"Dad would sure be proud to be part, if just in name, of getting humans back up to the moon and beyond," said Chip Cronkite, son of the famed news anchor.

The LCROSS mission was selected in April 2006 as a mission manifested with the Lunar Reconnaissance Orbiter. Both missions launched on June 18, 2009 on an Atlas V from Cape Canaveral, Fla. The LCROSS mission and science operations are managed at Ames.

"The LCROSS team has long been preparing for its final destination on the moon, and we're looking forward to October 9," Andrews said. "The next 28 days will undoubtedly be very exciting."

For more information about the Lunar Crater Observation and Sensing Satellite Mission and images of Cabeus A, visit:

http://www.nasa.gov/lcross


Walter Cronkite Left: Legendary CBS newsman Walter Cronkite speaks in February 2004 at a ceremony at the National Air and Space Museum in Washington honoring the fallen astronauts of the STS-107 Columbia mission.
Credit: NASA/Bill Ingalls
Click image for full resolution.
Walter Cronkite Left: Legendary CBS newsman Walter Cronkite speaks at a ceremony at the National Air and Space Museum in Washington celebrating the 35th anniversary of Apollo 11 in 2004.
Credit: NASA/Bill Ingalls
Click image for full resolution.
Cabeus A crater Left: Close up image of crater Cabeus A near the moon’s south pole and show crater elevation. Yellow represents lower elevations. Scientists at NASA's Jet Propulsion Laboratory, Pasadena, Calif., created the map using radar data from the Deep Space Network's Goldstone Solar System Radar located in California's Mojave Desert. The image is from a new, very high resolution lunar topography map of the moon's rugged south polar region.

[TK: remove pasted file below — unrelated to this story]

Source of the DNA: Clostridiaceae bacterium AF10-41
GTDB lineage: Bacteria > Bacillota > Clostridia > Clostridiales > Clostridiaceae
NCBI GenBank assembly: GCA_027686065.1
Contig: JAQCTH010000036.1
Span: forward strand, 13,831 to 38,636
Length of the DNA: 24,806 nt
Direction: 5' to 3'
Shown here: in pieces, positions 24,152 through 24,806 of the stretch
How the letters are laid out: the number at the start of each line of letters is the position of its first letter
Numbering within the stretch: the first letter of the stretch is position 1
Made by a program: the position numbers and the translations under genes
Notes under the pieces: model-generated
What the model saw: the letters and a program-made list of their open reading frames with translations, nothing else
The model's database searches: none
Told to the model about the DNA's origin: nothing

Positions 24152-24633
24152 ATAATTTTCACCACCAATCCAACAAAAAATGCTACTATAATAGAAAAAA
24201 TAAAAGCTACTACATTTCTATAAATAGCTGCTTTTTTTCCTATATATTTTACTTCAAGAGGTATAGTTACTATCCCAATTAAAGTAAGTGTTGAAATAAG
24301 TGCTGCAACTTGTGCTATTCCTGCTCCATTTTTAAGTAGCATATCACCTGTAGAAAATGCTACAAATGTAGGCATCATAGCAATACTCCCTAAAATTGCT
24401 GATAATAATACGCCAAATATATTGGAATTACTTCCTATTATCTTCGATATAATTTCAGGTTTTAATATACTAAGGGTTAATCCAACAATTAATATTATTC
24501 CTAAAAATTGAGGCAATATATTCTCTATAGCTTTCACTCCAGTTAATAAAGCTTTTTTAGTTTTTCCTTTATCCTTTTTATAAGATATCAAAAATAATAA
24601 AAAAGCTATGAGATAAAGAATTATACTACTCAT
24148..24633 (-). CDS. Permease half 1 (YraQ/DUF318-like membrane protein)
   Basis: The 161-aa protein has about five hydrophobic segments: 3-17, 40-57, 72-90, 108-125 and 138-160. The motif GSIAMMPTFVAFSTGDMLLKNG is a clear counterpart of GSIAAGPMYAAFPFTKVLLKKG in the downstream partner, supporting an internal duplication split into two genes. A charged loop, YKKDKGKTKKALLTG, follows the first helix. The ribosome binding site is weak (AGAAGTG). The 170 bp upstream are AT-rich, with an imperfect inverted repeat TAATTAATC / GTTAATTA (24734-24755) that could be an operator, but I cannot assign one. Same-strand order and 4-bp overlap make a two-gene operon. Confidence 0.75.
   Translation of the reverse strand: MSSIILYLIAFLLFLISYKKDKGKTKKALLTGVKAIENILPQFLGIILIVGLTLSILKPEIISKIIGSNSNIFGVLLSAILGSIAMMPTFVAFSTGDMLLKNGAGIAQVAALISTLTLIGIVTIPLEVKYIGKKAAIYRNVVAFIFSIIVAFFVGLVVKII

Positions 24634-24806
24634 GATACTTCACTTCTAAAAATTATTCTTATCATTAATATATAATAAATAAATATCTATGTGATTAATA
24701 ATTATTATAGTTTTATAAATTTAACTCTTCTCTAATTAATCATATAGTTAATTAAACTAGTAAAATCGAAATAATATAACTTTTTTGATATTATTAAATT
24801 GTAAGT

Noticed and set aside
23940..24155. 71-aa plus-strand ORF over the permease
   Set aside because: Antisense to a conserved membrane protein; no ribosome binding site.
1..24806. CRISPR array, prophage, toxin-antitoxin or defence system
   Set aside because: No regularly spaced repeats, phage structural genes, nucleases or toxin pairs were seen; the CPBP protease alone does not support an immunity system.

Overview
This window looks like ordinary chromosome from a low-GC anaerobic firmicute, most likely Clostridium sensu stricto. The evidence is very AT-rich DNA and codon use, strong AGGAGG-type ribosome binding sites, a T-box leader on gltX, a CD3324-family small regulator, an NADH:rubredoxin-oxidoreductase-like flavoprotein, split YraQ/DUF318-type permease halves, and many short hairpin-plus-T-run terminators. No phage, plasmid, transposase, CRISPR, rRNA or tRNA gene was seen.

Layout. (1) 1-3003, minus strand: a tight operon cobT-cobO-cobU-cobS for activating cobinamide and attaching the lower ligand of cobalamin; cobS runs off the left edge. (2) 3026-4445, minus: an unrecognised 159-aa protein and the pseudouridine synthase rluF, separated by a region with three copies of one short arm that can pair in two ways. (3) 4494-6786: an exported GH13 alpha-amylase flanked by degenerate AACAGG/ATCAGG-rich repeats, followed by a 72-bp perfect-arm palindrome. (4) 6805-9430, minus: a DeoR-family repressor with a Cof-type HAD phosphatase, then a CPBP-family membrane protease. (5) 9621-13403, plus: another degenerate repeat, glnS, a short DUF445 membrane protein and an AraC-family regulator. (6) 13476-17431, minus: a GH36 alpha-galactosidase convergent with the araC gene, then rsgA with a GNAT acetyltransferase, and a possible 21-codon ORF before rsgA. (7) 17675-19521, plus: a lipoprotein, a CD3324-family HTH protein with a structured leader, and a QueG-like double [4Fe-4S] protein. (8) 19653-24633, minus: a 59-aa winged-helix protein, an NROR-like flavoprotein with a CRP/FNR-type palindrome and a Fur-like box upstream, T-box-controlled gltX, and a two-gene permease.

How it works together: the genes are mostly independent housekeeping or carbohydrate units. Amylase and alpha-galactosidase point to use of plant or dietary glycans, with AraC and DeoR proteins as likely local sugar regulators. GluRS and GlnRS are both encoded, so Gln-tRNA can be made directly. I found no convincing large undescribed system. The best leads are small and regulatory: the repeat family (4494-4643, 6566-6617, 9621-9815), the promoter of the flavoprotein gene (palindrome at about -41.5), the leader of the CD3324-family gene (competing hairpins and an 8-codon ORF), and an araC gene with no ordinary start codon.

Credit: NASA/JPL
Click image for full resolution.
Cabeus A crater Left: Close up image depicting the slopes or steepness of the walls in Cabeus A. The image is from a new, very high resolution lunar topography map of the moon’s rugged south polar region.
Click image for full resolution.
Potential water concentrations on the south pole of the moon Left: Image of south pole Potential Water Concentrations based on data from Lunar Prospector. The blues and purples indicate the highest potential of water ice.
Credit: V. Eke, Durham University, L. Teodoro, University of Glasgow and ELORET/NASA Ames, R. Elphic, NASA/Ames.
Click image for full resolution.
Potential water concentrations on the south pole of the moon Left: Zoomed in image of south pole Potential Water Concentrations based on data from Lunar Prospector. The blues and purples indicate the highest potential of water ice.
Credit: V. Eke, Durham University, L. Teodoro, University of Glasgow and ELORET/NASA Ames, R. Elphic, NASA/Ames
Click image for full resolution.
South pole of the moon Left: Composite image of the South Pole taken by New Mexico State University/ Marshall Space Flight Center, using the Tortugas 24” telescope.
Credit: NMSU/MSFC
Click image for full resolution.
South pole of the moon Left: Labeled composite image of the South Pole taken by New Mexico State University/ Marshall Space Flight Center, using the Tortugas 24” telescope.
Credit: NMSU/MSFC
Click image for full resolution.